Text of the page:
“It totally flabbergasts me,” he says in his own soft tone from under a stockman’s hat. Six children of a black digger taken off their mother while the father was away serving in the Middle East. That’s just one story uncovered in an academic study, led by this Yawuru man from the Kimberley, director of the National Centre for Indigenous Studies at the Australian National University. He’s Australia’s first indigenous lawyer. Even he finds the tales so amazing that he needs to test their accuracy.
Professor Mick Dodson says that he must link the indigenous oral histories to documented history to “sure up” the truth. Sometimes memories can be a dangerous thing, he says, particularly when referring to the First World War a century ago, because it means relying on second-hand memories. But the stories he relays here are all true.
Willie Cummings was an aboriginal man desperate to enlist. Due to the requirement to be substantially European, he signed a statutory declaration. “My father was a White man born in Queensland, and my Mother was a half caste born in Queensland … I have lived all my life with white people. I am not of German, Austrian, Turkish or Bulgarian descent.” That might sound astounding today, but those were different times.
Then there’s Cape Barren Island off the north east coast of Tasmania. It had the highest enlistment rate in the whole of the British Empire, and one third of them were indigenous. A man arrived at Mick’s yarn-up carrying plastic shopping bags. His grandfather had served in the Great War at Gallipoli, got sick and was evacuated, recovered and was killed at Fromelles. In the plastic bags were medals, diaries, names and addresses of everyone he wrote to, everything his grandfather had on him when he died. Mick smiles as he recounts these things, all a hundred years old, kept in plastic bags. When told that perhaps he might take them to an archive for safe keeping, the man said no, because he can’t give the family stuff away. Mick asked why his grandfather and so many others there had enlisted. The man responded rather laconically, “There’s not much to do here on Barren.”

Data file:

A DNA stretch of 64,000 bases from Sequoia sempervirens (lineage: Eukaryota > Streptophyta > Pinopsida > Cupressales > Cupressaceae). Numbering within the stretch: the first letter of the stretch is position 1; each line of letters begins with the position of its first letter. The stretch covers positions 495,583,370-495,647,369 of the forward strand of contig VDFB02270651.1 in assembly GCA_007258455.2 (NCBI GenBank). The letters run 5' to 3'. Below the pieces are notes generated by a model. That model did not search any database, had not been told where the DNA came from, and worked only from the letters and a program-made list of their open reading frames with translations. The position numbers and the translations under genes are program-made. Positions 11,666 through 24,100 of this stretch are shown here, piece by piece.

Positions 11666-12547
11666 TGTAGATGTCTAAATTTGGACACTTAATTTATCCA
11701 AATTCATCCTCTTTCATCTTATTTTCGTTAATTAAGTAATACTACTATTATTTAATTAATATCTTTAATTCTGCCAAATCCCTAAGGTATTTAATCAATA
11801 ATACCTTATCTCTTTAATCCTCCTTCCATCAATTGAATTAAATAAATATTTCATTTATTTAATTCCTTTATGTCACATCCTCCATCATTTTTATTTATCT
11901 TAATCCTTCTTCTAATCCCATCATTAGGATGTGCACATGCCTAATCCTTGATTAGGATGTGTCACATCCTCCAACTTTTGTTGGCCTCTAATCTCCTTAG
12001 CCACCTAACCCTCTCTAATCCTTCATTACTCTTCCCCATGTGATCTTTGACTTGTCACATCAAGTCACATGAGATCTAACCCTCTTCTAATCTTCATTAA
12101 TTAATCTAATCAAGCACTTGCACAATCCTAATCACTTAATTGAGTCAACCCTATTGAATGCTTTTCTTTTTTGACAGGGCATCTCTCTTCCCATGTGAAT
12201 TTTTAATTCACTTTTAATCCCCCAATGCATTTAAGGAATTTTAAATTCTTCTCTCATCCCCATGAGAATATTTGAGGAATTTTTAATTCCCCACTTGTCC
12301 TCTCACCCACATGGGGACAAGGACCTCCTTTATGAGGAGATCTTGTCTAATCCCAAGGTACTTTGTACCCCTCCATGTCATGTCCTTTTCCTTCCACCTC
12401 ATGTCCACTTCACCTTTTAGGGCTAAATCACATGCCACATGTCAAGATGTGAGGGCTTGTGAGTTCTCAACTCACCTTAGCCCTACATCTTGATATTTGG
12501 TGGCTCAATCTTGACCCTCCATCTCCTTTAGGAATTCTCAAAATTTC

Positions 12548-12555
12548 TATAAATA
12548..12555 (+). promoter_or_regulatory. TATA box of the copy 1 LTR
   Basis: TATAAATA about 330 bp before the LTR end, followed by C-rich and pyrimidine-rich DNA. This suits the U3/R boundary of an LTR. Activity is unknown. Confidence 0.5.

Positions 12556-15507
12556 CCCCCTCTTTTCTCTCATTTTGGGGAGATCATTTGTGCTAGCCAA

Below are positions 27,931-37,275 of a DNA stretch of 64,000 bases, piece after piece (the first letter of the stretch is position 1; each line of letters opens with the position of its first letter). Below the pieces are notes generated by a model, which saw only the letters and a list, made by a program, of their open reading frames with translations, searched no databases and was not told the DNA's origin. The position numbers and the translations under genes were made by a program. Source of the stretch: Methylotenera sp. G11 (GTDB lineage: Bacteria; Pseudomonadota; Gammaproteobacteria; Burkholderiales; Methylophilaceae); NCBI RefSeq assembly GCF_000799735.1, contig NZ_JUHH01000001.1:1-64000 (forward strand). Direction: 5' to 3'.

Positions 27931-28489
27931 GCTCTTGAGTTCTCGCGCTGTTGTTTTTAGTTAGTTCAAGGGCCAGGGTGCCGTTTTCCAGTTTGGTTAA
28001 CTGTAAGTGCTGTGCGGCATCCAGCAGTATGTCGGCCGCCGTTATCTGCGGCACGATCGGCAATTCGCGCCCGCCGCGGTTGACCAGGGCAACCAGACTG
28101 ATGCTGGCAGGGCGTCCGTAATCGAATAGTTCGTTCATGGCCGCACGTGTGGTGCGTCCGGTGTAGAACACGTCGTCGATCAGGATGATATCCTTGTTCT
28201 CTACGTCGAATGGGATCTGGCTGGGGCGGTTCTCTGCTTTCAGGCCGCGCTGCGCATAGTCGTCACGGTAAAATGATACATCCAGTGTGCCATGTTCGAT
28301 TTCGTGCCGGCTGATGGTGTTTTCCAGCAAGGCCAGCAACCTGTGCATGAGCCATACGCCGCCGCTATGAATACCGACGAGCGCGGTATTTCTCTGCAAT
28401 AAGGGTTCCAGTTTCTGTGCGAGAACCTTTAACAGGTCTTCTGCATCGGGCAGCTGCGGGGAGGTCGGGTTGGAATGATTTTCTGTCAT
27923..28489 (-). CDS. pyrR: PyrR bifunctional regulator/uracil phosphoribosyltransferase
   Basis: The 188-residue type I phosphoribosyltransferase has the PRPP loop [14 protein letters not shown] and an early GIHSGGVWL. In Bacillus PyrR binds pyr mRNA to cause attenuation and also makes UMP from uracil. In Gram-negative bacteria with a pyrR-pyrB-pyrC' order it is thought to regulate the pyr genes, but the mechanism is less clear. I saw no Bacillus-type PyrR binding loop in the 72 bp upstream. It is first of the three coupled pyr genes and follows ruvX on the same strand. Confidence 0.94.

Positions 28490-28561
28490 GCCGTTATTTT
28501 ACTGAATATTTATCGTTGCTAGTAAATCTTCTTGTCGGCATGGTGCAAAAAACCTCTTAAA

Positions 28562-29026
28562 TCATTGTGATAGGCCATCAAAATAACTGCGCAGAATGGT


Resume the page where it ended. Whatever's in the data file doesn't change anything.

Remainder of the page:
Overwhelmingly the families say that grandad went to the war because he thought things would be better when he got home. They weren’t. The returning diggers, although treated as equals at the front, were sent back to the missions when they returned.
Serving Our Country is a four year research project that explores the history of Aboriginal and Torres Strait Islander service in Australian defence and auxiliary services from the 1890s to 2000. They were supposed to do yarn-ups with descendants of 100 soldiers. So far they’ve done 186, and have 2 more to go.
These stories are important to aboriginal people so that service to our country is recognised. “Only then will we have a shared history,” the professor concludes. Each story more fascinating and flabbergasting than the last.